A number of the citizens in that area had checked before they purchased their homes to find out what was being planned for … They didn’t want to be living next door to a power station or some kind of industrial something so they checked. That’s another reason why they’re so concerned. I know that it’s a concern to a number of parents who children attend Allen Elementary. They’re concerned about the electromagnetic transmissions that come from power wires. We know scientifically, that’s inconclusive to say whether or not that contributes to things like childhood leukemia or anything else. None the less, in this day and time where everybody’s doing everything they can to make sure they raise healthy kids. From organic food to limiting the amount of technology their kids have and use, and spend time on … I know that those parents, especially the ones who’s children attend Allen Elementary and Legacy Christian Academy right there are concerned that they might have increased exposure to those transmissions.
In addition, it’s a big concern for property owners and the values of their property. There is no doubt, almost every realtor that you talk to says, “If your home is built right next to those transmission line, it will decrease in value.” I think that’s a concern. I think it’s a concern for number of those citizens. I was one of the very first people that, when I found out about it I contacted Miss Height and said, there is no reason, this does not need to be built here. It’s had a public hearing that was placed on the agenda accidentally. I think because of public outcry. The comment was made that it was placed on the agenda out of human error. The folks were not ready to address it, didn’t have the information necessary to address it. Because they had been told, they told the citizens they wanted to hear from them, citizens did have an opportunity last Tuesday evening to go and make their voices heard.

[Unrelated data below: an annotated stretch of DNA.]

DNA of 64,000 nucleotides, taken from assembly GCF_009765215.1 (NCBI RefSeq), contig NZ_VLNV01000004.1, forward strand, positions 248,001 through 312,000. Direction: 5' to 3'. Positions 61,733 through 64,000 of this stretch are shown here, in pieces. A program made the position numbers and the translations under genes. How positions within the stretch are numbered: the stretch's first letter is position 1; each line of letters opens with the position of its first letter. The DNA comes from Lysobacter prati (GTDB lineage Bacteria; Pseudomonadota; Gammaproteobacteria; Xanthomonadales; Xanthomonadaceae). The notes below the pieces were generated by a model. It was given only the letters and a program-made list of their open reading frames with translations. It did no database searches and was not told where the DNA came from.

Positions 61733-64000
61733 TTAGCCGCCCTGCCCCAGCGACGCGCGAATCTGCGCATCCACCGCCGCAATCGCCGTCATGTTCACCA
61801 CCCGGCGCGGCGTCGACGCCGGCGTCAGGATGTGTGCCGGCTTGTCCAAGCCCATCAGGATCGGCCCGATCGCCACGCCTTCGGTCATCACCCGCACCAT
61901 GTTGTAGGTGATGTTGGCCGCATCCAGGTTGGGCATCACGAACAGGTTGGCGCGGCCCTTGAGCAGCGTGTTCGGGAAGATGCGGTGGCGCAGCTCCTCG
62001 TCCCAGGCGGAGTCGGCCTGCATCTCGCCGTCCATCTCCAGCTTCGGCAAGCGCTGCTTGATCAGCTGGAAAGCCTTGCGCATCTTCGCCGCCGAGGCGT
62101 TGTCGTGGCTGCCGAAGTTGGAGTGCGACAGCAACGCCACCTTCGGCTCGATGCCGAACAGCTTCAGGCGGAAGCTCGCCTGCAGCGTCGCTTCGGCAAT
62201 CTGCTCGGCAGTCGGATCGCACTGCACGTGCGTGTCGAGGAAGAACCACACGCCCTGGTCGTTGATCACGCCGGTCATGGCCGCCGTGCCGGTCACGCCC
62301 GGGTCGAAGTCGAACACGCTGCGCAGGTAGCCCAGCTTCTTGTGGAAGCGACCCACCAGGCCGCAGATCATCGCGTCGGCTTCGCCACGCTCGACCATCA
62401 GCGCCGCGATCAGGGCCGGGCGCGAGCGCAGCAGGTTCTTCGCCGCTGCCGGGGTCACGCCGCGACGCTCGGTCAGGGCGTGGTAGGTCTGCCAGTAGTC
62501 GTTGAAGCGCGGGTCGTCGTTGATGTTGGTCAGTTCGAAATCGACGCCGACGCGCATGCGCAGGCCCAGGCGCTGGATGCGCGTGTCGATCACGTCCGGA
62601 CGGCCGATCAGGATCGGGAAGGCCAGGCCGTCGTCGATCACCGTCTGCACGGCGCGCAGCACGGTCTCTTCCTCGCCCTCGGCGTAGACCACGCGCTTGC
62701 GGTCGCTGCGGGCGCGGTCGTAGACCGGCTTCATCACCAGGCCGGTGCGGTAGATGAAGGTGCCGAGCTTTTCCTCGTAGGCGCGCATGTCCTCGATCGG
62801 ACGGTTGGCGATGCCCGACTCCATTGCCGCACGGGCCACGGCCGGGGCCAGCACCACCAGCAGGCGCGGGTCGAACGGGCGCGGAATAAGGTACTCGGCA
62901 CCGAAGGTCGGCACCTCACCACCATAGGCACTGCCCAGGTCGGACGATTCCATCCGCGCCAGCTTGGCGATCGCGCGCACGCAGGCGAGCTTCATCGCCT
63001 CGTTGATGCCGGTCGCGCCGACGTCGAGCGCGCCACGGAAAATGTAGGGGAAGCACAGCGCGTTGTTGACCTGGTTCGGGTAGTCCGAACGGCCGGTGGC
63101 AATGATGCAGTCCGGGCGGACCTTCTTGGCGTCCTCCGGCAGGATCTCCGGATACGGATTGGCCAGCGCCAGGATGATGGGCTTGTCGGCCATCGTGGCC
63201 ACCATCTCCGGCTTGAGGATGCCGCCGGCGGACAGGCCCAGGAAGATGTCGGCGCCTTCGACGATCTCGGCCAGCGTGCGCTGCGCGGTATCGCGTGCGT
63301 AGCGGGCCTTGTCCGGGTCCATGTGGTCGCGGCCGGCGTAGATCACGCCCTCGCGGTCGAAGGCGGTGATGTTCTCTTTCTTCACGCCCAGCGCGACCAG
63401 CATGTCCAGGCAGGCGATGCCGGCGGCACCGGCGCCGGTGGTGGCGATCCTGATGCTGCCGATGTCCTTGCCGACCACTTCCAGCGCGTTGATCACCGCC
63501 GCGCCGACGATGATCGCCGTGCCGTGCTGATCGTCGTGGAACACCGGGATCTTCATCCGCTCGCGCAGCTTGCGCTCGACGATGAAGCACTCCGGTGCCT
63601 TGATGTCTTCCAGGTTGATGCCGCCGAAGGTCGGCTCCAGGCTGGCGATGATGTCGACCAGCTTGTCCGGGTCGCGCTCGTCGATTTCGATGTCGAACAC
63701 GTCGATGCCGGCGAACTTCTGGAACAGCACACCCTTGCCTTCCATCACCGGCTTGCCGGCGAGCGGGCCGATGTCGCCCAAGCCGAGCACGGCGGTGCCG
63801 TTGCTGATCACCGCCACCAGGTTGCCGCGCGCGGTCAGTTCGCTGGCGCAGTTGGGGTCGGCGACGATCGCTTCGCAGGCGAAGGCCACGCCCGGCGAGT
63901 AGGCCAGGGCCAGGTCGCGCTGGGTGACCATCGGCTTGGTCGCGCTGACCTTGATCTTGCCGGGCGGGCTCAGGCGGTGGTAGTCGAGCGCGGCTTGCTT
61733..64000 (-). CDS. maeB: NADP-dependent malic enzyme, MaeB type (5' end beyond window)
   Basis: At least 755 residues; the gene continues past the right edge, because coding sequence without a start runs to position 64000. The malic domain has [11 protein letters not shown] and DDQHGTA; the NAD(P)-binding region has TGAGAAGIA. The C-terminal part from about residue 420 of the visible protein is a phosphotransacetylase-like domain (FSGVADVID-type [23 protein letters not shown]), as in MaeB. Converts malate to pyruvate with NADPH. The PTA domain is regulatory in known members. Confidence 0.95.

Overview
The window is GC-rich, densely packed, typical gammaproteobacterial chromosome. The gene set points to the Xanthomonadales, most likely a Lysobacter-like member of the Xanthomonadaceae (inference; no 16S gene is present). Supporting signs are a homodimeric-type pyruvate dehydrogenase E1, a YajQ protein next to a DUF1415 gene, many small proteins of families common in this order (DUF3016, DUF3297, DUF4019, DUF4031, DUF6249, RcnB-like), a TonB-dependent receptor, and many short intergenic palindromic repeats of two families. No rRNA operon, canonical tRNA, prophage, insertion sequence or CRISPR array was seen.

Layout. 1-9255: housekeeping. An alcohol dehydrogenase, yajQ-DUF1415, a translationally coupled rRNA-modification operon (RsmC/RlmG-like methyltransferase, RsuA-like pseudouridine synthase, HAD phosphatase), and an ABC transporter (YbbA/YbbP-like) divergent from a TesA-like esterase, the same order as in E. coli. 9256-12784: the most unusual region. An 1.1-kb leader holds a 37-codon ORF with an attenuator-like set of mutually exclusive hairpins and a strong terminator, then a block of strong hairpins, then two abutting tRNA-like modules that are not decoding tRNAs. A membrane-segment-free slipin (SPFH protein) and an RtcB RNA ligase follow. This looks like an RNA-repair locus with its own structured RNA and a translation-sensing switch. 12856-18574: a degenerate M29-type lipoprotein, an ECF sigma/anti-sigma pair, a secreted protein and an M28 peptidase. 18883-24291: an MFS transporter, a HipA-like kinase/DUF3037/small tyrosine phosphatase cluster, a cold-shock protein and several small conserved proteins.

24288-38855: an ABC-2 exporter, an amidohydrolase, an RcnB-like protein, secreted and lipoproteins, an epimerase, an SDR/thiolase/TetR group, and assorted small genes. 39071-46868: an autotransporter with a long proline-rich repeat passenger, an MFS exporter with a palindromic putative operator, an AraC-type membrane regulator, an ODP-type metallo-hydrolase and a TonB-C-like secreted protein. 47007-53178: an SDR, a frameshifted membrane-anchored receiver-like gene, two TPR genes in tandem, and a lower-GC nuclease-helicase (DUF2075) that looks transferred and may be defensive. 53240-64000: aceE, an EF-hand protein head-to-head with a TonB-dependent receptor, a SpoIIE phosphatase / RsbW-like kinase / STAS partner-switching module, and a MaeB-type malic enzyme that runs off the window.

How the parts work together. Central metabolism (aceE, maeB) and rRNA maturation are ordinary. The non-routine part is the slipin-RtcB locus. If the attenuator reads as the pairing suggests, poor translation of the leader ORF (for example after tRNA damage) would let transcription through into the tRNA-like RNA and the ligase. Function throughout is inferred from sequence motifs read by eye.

Miss Height did a great job speaking before the planning and zoning commission. That’s the first step. The first step is that planning and zoning will get to rule on this. There are 2 documents before the planning and zoning. One is a specific use permit for the actual power sub-station itself, and one is a change in zoning that they would need to hear. I think that’s the background and the nuts and bolts of it.
Scott Ellis: Okay. That’s a great overview. Thank you very much for that.
Cindy Asche: You’re welcome.
Scott Ellis: I learned a few additional things I hadn’t heard about along the way there. I appreciate that. Cindy, thank you very much for joining us today. I really appreciate you coming out on a wet and rainy day. We want to wish you well in the upcoming run-off election. That is again on Saturday, June 18th. If you went out and voted the first time, get back out there, do it again. It’s a super quick easy process. I’ve never had to stand in line for any length of time to vote in Frisco or anything like that. Just pop into the local polling location for you and cast your vote.
Cindy Asche: Yeah. It’ll probably take about 2 minutes.
Scott Ellis: Yeah, literally.
Cindy Asche: Probably will.
Thank you so much for having me today.
Scott Ellis: All right. Thank you again, Cindy. We’ll talk to you guys on the next episode of the Frisco Podcast.